January is Alzheimer’s Awareness Month
Monday, January 13, 2014 — Deron Hamel
The Alzheimer Society of Canada is promoting the importance of early diagnosis for Alzheimer’s disease and related dementia in its campaign Early Diagnosis Keeps Your Life from Unravelling.
The campaign was launched at the beginning of January to mark Alzheimer’s Awareness Month in Canada. The Alzheimer Society is encouraging Canadians to visit the campaign’s website, http://www.earlydiagnosis.ca, to learn more about dementia. By visiting the site, people will learn about symptoms of Alzheimer’s disease and dementia as well as about why early diagnosis is important.
With early diagnosis, people who have dementia can access needed supports earlier and even avoid potential crisis situations. Unfortunately, people often don’t get early diagnosis. The reason, the society explains, is largely due to stigma about the disease. According to one Canadian survey, 60 per cent of respondents said it would be difficult for them to tell others they had had dementia because of preconceived notions about mental health.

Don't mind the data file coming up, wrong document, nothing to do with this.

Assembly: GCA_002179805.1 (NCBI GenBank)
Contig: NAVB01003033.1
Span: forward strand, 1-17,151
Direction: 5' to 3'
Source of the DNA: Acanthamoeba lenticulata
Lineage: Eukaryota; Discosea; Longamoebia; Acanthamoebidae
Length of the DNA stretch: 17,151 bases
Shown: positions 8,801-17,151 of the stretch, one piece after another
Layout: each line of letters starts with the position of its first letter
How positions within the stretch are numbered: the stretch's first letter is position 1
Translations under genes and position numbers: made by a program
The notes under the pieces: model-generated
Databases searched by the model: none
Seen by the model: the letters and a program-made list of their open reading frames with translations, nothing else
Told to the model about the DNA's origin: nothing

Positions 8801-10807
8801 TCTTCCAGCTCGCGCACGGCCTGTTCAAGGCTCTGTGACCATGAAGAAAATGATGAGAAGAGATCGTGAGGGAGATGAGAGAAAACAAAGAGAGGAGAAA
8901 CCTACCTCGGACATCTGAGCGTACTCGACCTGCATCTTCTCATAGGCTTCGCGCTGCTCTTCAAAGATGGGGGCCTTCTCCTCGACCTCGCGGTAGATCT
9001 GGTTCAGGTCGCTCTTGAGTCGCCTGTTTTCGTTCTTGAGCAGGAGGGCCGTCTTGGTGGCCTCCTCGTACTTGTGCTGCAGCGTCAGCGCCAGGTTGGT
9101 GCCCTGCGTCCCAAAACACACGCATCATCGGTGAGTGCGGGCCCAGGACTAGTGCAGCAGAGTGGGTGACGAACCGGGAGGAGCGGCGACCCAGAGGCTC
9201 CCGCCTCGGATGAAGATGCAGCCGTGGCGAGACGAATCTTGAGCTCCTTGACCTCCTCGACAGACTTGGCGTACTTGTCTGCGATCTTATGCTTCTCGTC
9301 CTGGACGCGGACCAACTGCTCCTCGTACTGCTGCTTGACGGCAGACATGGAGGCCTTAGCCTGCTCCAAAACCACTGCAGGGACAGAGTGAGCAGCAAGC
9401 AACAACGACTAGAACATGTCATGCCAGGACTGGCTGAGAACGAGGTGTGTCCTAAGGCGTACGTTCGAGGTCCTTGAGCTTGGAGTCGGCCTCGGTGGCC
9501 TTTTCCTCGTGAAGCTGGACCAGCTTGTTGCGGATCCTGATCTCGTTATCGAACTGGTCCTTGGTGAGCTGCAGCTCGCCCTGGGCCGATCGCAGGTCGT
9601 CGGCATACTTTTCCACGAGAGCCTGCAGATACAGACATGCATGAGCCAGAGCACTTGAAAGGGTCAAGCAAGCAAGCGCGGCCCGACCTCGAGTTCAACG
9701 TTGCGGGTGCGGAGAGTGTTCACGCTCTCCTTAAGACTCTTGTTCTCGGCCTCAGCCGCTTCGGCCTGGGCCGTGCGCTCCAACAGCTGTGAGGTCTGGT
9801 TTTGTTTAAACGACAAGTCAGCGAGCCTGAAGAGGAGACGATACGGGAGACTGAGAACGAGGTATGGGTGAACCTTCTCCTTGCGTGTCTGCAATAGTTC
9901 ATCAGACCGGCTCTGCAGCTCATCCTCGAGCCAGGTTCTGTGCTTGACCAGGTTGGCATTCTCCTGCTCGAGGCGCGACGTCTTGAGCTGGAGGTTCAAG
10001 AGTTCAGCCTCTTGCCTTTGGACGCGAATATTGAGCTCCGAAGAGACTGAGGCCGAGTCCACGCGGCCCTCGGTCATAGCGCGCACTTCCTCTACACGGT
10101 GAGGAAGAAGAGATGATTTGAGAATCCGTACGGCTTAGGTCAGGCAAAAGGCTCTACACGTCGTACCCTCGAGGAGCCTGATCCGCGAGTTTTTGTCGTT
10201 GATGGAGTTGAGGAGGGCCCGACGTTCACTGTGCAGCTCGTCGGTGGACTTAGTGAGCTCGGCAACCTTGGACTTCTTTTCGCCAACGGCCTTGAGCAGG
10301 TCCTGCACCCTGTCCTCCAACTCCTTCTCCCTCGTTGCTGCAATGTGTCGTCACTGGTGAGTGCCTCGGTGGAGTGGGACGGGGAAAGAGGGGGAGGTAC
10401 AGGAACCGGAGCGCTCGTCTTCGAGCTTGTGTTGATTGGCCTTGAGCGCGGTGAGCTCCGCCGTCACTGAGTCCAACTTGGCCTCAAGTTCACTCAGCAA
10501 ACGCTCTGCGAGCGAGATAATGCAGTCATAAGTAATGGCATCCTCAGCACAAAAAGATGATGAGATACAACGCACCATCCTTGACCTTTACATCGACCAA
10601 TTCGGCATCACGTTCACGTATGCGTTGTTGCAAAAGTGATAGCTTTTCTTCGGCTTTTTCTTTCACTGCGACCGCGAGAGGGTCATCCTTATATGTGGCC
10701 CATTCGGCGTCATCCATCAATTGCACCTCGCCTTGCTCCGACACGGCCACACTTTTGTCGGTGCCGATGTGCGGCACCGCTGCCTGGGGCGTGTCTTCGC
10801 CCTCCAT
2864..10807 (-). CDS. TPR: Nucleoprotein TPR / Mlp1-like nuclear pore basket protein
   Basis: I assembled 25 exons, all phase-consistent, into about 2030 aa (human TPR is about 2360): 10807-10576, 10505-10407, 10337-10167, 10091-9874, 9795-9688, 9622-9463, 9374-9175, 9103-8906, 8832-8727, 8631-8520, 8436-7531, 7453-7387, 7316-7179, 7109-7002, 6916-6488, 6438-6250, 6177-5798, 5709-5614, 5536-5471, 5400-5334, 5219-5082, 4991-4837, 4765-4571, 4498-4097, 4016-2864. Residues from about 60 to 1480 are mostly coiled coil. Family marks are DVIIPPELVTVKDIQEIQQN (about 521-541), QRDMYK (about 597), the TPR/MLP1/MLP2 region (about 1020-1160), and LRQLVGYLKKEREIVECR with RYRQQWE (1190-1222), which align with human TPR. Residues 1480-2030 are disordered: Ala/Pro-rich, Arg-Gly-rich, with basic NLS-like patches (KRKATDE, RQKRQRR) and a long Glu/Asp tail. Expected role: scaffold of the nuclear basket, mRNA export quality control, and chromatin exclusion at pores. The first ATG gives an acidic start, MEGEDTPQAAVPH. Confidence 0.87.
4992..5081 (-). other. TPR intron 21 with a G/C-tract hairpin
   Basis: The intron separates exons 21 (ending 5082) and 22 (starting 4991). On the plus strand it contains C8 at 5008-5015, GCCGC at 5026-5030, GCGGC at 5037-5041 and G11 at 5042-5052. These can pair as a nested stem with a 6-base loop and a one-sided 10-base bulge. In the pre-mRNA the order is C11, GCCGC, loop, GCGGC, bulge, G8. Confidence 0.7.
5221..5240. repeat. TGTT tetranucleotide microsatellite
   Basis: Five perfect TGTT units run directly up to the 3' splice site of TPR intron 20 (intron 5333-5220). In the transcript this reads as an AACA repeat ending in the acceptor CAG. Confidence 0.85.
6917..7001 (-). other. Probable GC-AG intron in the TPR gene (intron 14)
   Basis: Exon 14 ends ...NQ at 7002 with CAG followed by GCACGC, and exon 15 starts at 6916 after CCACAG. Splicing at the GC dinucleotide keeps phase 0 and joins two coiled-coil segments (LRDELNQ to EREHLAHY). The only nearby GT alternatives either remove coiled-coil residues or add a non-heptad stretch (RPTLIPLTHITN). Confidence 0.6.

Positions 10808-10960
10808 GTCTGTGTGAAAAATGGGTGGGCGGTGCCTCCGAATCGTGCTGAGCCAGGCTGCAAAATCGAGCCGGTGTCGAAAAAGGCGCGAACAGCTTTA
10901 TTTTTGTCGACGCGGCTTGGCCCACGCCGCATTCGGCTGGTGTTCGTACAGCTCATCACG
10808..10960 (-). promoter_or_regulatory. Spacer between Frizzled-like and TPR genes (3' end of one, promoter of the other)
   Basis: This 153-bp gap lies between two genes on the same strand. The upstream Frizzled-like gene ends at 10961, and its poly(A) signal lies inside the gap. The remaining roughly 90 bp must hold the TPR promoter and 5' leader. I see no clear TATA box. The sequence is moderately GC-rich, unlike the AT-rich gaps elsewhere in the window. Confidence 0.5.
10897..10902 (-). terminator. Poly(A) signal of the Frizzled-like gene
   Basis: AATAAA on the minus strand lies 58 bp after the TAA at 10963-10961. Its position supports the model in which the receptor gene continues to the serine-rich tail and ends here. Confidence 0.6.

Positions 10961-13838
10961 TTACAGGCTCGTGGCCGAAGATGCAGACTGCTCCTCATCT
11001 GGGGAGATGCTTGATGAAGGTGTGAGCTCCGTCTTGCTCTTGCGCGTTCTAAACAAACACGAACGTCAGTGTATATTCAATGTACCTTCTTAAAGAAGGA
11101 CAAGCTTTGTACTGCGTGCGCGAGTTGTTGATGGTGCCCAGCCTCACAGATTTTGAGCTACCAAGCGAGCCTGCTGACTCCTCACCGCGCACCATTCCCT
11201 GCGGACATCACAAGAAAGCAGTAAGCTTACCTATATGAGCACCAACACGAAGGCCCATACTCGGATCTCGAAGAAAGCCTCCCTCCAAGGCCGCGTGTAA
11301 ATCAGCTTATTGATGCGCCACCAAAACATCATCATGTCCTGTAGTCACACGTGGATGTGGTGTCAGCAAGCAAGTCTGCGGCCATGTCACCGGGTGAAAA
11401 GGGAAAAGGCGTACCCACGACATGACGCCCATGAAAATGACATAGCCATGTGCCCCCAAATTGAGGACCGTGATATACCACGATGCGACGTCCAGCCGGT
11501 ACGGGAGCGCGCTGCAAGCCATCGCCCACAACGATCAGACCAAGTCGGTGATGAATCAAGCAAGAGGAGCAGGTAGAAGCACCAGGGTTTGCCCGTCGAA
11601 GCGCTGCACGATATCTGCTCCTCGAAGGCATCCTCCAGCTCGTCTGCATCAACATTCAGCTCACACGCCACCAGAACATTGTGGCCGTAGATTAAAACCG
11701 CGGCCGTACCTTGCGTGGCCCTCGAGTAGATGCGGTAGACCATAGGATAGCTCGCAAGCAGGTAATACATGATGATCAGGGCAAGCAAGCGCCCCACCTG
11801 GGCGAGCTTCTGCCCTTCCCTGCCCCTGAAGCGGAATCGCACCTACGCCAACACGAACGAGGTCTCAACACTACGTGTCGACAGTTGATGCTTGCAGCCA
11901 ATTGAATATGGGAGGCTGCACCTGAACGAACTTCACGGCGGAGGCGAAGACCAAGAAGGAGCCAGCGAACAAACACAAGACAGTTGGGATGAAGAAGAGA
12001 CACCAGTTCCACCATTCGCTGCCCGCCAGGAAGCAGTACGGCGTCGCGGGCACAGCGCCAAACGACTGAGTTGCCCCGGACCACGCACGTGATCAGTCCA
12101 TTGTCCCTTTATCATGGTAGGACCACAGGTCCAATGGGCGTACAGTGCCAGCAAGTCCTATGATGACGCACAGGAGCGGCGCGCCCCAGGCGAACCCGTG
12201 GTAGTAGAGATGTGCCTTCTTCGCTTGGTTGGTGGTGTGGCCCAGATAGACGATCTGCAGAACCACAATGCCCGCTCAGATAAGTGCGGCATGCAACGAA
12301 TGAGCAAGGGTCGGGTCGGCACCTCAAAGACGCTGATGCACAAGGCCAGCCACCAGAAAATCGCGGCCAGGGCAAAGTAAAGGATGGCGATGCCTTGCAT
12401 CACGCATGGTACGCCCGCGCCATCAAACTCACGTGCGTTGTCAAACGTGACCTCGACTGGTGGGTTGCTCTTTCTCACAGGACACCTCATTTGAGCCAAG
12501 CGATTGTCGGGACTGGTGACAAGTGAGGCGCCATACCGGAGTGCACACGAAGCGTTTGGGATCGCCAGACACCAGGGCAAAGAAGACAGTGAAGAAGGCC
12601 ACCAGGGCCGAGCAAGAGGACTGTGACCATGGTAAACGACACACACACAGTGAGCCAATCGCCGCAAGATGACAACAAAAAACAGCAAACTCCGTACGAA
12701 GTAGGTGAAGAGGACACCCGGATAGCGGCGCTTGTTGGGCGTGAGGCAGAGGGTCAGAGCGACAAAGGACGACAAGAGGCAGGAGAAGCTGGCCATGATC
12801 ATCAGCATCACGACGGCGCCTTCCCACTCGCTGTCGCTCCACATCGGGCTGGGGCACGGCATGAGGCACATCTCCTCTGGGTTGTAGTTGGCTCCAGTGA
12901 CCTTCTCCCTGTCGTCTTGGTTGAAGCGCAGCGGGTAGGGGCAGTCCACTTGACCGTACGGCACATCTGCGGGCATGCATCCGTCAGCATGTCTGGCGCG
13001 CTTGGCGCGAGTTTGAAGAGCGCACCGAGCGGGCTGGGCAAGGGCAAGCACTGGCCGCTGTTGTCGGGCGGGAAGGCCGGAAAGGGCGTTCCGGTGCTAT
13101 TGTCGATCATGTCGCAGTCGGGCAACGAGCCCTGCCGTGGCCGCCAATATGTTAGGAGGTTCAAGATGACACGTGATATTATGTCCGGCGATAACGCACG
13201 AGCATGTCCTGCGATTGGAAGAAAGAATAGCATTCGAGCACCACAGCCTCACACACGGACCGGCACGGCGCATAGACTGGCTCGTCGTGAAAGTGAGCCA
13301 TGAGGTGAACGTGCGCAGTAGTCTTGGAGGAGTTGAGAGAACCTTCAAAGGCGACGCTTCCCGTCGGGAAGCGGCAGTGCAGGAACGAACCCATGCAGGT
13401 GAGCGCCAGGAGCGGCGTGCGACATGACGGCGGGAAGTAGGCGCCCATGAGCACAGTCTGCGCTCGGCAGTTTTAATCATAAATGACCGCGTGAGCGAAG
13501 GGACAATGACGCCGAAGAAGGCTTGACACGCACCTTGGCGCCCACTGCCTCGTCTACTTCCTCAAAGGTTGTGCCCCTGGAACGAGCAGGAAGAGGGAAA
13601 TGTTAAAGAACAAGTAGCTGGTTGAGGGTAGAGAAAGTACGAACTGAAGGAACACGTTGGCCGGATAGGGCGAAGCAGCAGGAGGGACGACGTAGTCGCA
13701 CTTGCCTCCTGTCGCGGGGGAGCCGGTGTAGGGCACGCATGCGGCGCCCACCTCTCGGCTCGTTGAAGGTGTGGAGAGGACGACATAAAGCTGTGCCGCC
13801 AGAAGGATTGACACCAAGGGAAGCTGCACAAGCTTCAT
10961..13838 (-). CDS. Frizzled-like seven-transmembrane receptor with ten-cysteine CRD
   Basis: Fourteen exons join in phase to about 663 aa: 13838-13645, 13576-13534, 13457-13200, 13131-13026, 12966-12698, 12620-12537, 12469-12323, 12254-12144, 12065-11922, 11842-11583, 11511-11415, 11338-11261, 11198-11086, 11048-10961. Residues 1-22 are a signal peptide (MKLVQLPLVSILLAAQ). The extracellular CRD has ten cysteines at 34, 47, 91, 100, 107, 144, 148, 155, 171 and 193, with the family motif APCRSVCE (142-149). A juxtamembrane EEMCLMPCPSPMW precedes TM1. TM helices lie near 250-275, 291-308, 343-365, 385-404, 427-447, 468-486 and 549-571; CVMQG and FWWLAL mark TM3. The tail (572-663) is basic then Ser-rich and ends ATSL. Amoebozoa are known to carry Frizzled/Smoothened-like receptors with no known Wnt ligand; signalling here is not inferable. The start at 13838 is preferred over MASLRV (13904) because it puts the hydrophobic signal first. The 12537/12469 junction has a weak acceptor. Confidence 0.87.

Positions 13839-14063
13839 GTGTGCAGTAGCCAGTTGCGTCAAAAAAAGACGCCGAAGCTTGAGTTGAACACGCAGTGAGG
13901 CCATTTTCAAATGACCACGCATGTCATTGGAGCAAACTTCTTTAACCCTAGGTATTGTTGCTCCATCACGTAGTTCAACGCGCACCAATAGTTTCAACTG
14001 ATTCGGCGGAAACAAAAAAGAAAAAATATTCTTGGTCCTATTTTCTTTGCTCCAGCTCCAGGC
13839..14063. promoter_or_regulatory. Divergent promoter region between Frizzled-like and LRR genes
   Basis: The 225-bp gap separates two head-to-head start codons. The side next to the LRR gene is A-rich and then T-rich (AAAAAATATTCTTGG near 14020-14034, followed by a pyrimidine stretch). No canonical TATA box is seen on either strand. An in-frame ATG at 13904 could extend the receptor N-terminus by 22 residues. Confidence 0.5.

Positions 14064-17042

The Alzheimer Society estimates 747,000 Canadians — many of whom live in long-term care homes — have Alzheimer’s disease or dementia and the number is expected to climb to 1.4 million by 2031.
“Seventy-four per cent of Canadians know someone with dementia and more and more Canadians will continue to develop the disease. We want to make sure they’re getting the help they need at every stage of the disease,” says Mimi Lowi-Young, the Alzheimer Society’s CEO, in a statement.
“As devastating as the news can be, early diagnosis brings relief to families, gives them control over their situation and adds more years of living active and fulfilling lives.”
The campaign’s launch comes on the heels of a conference in London in December, where G8 health ministers pledged to find a cure for Alzheimer’s disease by 2025. The conference was held to address concern about the increasing number of people living with Alzheimer’s disease and dementia worldwide.
Related story: G8 health ministers commit to curing dementia by 2025
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